Obtaining a Lawful Permanent Residency through adoption has become a complex field of law, which requires adoptive parents to follow certain international treaties and procedures. Different sets of rules and procedures apply to obtaining an immigrant visa abroad depending whether the child is a habitual resident of a Hague Adoption Convention country or a Non-Hague Adoption Convention country. Further, Hague Adoption Convention applies only to adoption by a U.S. Citizen and it does not apply to adoption by a Lawful Permanent Resident.Hague Convention Adoption
The Hague Adoption Convention was entered into by over 70 countries to safeguard and unify the standards of international adoption, and to protect the best interests of the child. On April 1, 2008, the Hague Adoption Convention came in force for the United States. An adoption entered into before April 1, 2008, is not governed by the Hague Adoption Convention.
Hague Adoption Convention rules and procedures are mandatory if the inter-country adoption takes place between the United States and one of the Hague Adoption Convention countries. Additionally, Hague Adoption Convention procedures apply in every “orphan” adoption case involving Hague Adoption Convention countries. The Department of States website can be accessed for the current list of member countries to this Convention at: http://adoption.state.gov/hague_convention/countries.php. The Hague Adoption Convention does not apply to Lawful Permanent Residents (Green Card Holders). It only applies to adoptions by a U.S. citizen. It is worth mentioning here that the child's adoption and immigration are not regulated by the Hague Convention even if the Lawful Permanent Resident becomes a U.S. citizen later.
Non-Hague Convention Adoption
Certain countries are not members of the Hague Adoption Convention. Therefore, Inter-country adoption between the United States and the non-Hague Adoption Convention countries must follow non-Hague Adoption Convention rules and procedures.Adopting a Relative Abroad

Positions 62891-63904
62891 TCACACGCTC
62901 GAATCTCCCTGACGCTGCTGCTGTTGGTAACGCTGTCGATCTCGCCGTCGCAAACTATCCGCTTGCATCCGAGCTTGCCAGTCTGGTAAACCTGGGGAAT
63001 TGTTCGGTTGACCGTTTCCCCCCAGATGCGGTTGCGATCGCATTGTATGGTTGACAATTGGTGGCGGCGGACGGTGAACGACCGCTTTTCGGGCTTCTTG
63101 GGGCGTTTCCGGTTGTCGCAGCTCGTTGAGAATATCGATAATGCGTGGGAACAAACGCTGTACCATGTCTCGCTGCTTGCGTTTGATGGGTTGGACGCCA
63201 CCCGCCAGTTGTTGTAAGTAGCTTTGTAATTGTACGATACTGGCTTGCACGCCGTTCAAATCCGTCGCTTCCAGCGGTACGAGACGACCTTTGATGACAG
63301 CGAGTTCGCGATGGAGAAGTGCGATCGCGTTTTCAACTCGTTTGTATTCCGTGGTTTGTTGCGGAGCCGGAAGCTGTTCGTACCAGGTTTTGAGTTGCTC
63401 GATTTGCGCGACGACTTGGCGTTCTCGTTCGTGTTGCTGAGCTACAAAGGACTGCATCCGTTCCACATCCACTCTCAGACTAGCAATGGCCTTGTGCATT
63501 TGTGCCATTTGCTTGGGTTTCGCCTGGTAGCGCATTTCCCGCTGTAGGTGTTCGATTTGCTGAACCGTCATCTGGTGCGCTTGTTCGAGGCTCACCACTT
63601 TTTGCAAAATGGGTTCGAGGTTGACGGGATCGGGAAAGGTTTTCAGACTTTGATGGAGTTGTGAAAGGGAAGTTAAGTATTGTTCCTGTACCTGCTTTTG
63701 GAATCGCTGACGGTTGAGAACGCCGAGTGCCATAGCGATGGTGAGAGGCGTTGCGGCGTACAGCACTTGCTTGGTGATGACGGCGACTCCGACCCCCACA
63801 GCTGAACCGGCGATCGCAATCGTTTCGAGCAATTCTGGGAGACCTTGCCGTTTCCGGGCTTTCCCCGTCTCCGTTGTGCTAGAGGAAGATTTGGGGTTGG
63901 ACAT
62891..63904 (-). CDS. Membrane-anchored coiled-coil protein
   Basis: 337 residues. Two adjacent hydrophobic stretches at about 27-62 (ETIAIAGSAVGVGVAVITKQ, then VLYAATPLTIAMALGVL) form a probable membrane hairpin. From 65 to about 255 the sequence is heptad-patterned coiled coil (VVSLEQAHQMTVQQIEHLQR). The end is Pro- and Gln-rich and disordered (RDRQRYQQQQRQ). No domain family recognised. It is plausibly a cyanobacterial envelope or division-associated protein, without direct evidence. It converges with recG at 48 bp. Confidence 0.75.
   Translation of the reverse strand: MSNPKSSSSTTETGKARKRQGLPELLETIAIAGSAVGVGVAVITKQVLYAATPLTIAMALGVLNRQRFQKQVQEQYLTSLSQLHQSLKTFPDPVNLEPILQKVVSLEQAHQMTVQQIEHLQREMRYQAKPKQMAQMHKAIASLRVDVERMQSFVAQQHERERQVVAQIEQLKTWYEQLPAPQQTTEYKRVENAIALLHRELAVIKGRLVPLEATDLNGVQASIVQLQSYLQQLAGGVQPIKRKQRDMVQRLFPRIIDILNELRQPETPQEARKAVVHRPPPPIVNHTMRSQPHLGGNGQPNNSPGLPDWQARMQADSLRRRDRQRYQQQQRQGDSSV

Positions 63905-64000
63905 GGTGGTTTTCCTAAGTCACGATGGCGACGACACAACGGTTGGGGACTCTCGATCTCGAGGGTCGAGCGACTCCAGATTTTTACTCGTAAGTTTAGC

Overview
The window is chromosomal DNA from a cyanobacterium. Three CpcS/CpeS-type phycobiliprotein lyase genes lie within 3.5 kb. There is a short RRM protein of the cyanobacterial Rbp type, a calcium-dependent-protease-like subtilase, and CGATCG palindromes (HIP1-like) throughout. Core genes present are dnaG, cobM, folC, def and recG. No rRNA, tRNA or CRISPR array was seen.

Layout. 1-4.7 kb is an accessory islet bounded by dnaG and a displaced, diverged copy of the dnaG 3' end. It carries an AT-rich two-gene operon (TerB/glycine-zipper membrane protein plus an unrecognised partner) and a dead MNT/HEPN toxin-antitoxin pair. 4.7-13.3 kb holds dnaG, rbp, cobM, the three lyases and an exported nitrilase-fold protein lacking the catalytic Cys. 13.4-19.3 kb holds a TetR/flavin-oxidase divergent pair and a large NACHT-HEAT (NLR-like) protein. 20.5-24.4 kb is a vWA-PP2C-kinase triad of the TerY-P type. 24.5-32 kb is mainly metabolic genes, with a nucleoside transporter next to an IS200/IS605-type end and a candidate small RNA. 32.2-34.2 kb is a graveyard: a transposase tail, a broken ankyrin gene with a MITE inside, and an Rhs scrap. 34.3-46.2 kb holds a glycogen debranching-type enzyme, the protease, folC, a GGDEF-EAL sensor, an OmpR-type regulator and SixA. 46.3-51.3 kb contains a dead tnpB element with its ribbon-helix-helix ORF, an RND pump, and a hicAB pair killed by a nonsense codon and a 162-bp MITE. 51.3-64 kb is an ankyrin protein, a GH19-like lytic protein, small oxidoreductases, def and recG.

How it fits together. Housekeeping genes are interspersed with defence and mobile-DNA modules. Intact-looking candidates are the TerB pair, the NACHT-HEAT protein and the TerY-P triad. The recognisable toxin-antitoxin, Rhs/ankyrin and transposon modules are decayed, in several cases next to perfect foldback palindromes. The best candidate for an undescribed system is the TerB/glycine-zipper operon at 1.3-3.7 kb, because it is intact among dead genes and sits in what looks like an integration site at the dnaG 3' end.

Foreign-born relatives can be adopted by the extended family members, if the child qualifies for adoption under U.S. law and their country's laws. Foreign-born children may qualify to immigrate to the United States if the following requirements are met:
- The adoption of the child must occur before their 16th birthday
- The adoptive parents must have legal custody of the child
- The adoptive parents must have resided with the child for at least two years at the time of filing an immigrant visa petition
A child who lives in a country that is a member of the Hague Adoption Convention must meet the Convention standard of an adoptee. The Department of State's website can be accessed for more information about adopting a relative at: http://adoption.state.gov/adoption_process/who_can_adopt/relatives.phpForeign Born Orphans
To qualify for an immigrant visa, a child in Hagur Adoption Convention countries must meet the definition of a Convention adoptee. A foreign-born child in non-Hague Adoption Convention countries must meet the U.S. definition of an orphan. A foreign-born child may qualify to immigrate to the United States as an orphan if the following requirements are met:
- Both of the child parents have died, or the child has a sole or surviving parent who is unable to care for the child and has released the child for emigration and adoption
- The immigrant visa petition must be filed with the USCIS before the child’s 16th birthday
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